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Wolfpacker
12-22-2000, 03:48 PM
This past August I purchased a used Powercurve 120 with no hard drive, no video mmemory, and no RAM. It made the start-up chime when I plugged it in, so I figured it was OK.

It wouldn't boot after I installed the new video memory (Kingston, from someone else) and the new 32 Mb DIMM from MacGurus. It wouldn't boot after I removed the new V & RAM memory. It would get both fans running and light the power LED. Now the fans won't come on--the power LED flickers on, the fan(s?) turn over once or twice and then nothing. It's as though I fried the relay switch (I assume it's a relay switch) trying to make the CPU come alive. It was being reluctant to work prior to giving up.

I wonder if I zapped it with an unnoticed static discharge (this shag carpet probably doesn't help) while I was trying to figure out if I had a Power 120 or a Powercurve 120 (the latter)--I had the case open a lot. I had started to remove the CPU daughtercard at one point; but I tightened everything, I thought.

I followed "Catplastic"'s New Motherboard Adventure (and others) and learned from there to replace my battery, although I can't figure out why a bad battery would prevent start-up. My old battery was putting out 2.5 volts DC.

When I checked the power supply with a DC voltmeter, I get about 1/2 a volt when the power switch is on or off. This really makes me think I have a bad switch. I'll remain optimistic about my processor card for the time being.

Thanks for the help.

Go Pack!

MadDog
12-22-2000, 04:46 PM
Bad switch or bad powersupply. Do you have another case/powersupply you can swap around ?

Mad DOg

Wolfpacker
12-22-2000, 05:25 PM
No, I don't have another power supply, except the one for my Performa 466, which I'm using for it. Could I bypass the switch or get one from Radio Shack?

Anything else?

Wolfpacker

magician
12-22-2000, 09:07 PM
how are you testing the output from your power supply?

Louie
12-22-2000, 09:18 PM
The PRAM battery should read 3.6v. The power connectors should read +5 and +12 on the red and yellow. The two center wires a ground. Read with power on.

Wolfpacker
12-23-2000, 12:38 AM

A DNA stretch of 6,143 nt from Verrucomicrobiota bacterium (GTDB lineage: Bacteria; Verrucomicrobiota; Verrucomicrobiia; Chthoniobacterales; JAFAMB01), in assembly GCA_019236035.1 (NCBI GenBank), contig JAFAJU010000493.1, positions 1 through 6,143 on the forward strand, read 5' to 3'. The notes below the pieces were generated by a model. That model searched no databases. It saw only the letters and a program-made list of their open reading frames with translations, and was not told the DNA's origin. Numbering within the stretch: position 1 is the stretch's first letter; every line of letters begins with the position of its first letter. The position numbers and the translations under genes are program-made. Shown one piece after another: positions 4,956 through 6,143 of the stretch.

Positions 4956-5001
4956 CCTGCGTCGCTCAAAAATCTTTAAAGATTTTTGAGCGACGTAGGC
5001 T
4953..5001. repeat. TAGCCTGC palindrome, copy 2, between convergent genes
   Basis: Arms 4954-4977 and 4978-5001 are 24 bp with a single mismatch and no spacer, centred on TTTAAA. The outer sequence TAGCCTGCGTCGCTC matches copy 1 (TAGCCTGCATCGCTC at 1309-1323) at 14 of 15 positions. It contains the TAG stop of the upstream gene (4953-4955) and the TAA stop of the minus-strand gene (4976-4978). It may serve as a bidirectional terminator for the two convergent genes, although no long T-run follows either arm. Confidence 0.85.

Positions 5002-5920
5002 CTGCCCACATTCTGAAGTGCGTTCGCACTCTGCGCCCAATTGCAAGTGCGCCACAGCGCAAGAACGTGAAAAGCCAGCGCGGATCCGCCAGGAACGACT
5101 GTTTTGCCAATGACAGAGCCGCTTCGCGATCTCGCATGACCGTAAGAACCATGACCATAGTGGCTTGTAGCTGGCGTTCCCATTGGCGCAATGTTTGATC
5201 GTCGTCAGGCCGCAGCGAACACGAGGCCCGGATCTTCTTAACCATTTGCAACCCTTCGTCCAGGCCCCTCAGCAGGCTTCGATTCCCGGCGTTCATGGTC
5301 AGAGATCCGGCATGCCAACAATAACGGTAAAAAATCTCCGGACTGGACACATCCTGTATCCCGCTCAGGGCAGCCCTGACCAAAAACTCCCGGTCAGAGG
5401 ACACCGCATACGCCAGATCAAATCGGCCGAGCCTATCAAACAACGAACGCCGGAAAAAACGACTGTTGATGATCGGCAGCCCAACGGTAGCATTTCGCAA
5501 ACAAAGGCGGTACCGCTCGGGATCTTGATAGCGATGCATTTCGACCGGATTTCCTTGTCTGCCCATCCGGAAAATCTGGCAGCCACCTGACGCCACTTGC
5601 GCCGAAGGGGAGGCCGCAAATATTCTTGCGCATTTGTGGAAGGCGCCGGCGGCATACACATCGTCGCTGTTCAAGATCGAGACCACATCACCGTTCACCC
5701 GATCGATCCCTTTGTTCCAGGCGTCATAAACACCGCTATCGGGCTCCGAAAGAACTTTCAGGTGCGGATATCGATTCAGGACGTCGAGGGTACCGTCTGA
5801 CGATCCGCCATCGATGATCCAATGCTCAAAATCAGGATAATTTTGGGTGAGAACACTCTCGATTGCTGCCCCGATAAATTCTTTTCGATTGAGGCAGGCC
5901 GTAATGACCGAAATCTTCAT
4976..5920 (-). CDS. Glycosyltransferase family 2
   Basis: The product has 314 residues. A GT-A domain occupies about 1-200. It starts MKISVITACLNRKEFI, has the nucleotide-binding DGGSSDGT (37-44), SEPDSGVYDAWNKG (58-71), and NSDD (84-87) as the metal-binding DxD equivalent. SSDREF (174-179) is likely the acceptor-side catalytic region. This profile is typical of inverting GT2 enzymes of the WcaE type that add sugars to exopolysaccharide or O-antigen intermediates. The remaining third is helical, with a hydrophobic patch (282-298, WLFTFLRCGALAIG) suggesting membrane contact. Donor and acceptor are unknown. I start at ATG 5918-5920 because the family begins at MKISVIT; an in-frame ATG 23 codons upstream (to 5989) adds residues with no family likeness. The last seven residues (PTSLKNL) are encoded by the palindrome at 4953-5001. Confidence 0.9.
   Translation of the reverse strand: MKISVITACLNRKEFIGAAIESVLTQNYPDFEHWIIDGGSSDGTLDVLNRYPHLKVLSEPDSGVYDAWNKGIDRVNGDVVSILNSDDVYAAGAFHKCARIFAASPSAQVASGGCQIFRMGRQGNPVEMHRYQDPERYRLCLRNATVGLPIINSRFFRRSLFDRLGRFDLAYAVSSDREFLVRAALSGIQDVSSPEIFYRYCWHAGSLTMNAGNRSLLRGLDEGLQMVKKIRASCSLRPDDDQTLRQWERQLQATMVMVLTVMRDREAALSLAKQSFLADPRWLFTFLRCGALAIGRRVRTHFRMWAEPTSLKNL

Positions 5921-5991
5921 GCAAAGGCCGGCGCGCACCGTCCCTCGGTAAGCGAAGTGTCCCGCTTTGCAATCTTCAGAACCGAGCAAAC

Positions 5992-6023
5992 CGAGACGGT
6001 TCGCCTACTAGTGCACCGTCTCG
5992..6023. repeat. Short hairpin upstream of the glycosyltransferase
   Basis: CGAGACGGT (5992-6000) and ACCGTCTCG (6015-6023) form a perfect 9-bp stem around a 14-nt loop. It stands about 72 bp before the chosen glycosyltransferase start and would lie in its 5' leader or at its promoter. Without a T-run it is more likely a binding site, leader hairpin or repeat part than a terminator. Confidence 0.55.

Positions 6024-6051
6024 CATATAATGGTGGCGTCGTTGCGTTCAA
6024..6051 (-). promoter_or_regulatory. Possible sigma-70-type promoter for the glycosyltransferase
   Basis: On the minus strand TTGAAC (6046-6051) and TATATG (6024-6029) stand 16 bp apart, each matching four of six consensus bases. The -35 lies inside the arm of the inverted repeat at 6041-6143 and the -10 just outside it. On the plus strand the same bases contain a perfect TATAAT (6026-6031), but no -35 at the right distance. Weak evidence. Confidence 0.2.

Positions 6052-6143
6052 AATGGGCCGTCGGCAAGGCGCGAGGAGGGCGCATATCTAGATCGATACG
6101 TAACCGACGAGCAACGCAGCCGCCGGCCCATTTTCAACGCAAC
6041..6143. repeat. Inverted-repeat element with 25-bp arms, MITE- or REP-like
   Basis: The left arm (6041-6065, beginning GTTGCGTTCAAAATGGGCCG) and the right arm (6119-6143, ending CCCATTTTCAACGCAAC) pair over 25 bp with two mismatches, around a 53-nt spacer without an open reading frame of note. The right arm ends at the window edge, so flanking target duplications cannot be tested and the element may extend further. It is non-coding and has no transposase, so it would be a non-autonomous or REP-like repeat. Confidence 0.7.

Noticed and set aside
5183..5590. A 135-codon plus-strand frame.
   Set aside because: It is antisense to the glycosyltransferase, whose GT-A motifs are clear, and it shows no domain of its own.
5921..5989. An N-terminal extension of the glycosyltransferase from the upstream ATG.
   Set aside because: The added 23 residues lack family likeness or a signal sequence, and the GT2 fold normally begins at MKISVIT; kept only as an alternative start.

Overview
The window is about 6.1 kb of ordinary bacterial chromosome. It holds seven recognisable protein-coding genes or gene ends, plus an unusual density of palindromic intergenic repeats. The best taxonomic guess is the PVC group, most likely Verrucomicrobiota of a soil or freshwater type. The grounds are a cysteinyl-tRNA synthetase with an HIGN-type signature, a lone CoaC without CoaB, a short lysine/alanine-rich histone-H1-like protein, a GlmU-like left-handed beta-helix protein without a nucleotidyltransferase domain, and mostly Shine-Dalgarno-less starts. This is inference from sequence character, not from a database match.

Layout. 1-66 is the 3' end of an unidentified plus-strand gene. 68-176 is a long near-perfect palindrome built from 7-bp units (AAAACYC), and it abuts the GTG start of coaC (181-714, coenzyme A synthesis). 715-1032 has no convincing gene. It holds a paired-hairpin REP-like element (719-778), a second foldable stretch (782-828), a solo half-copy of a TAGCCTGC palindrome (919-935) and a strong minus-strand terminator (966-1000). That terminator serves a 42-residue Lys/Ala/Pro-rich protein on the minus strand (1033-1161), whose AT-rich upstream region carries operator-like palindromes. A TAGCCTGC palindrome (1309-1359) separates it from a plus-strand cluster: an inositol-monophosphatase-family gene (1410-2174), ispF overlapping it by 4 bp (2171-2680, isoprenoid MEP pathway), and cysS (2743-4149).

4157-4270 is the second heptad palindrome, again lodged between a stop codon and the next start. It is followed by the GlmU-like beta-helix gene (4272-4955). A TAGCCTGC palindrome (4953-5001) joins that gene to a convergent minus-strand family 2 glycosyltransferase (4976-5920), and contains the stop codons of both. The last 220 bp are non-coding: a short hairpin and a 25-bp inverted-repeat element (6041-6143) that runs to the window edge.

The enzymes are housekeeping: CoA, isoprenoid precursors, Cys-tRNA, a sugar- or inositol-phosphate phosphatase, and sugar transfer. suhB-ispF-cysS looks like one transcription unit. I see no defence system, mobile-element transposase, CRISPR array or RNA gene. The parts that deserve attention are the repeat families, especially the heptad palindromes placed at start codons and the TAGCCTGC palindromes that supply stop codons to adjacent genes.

Regarding Magician's question of how I'm checking the power supply, I'm using a Micronta 22-211 multimeter with the supplied "stick" probes. I set the meter on 15 and then 3 DC volts. I inserted the probes into the unused outputs from the power supply and kept changing where I put the probes until I got a positive reading (this was before I read Louie's post). The contact was loose, but the readings were consistent.

My readings now are about 1/2 volt DC; it's like it's not coming on or something. I think I may have abused my power supply switch earlier--I wasn't releasing it when I pressed it or something.

My PRAM battery, which I installed this week, now reads 3.0 v across the terminals, as installed. Could this missing voltage be what I'm reading at the unused power supply outputs? Wait, let me check....no, I checked the readings without the AC plug; I detected no voltage drop. Does that mean the ~.5 v I read earlier is the standby power? (I think the very helpful Frank of Sleepy Hollow Computers [formerly the Lisa Shoppe] is the one who told me about standby power, on a Mac X/L---Lisa 2.)

It looks like I need a power supply or to get my power supply fixed.

By the way, thanks for helping me out on your day off. The BB system, with email notification, is groovy cool. I'll probably get back to this after I corral a few other cats.

Thanks again,

Wolfpacker

Louie
12-23-2000, 12:58 PM
I've seen PRAM batteries that read 3.6v that were too weak to start. $10 at Radio Shack.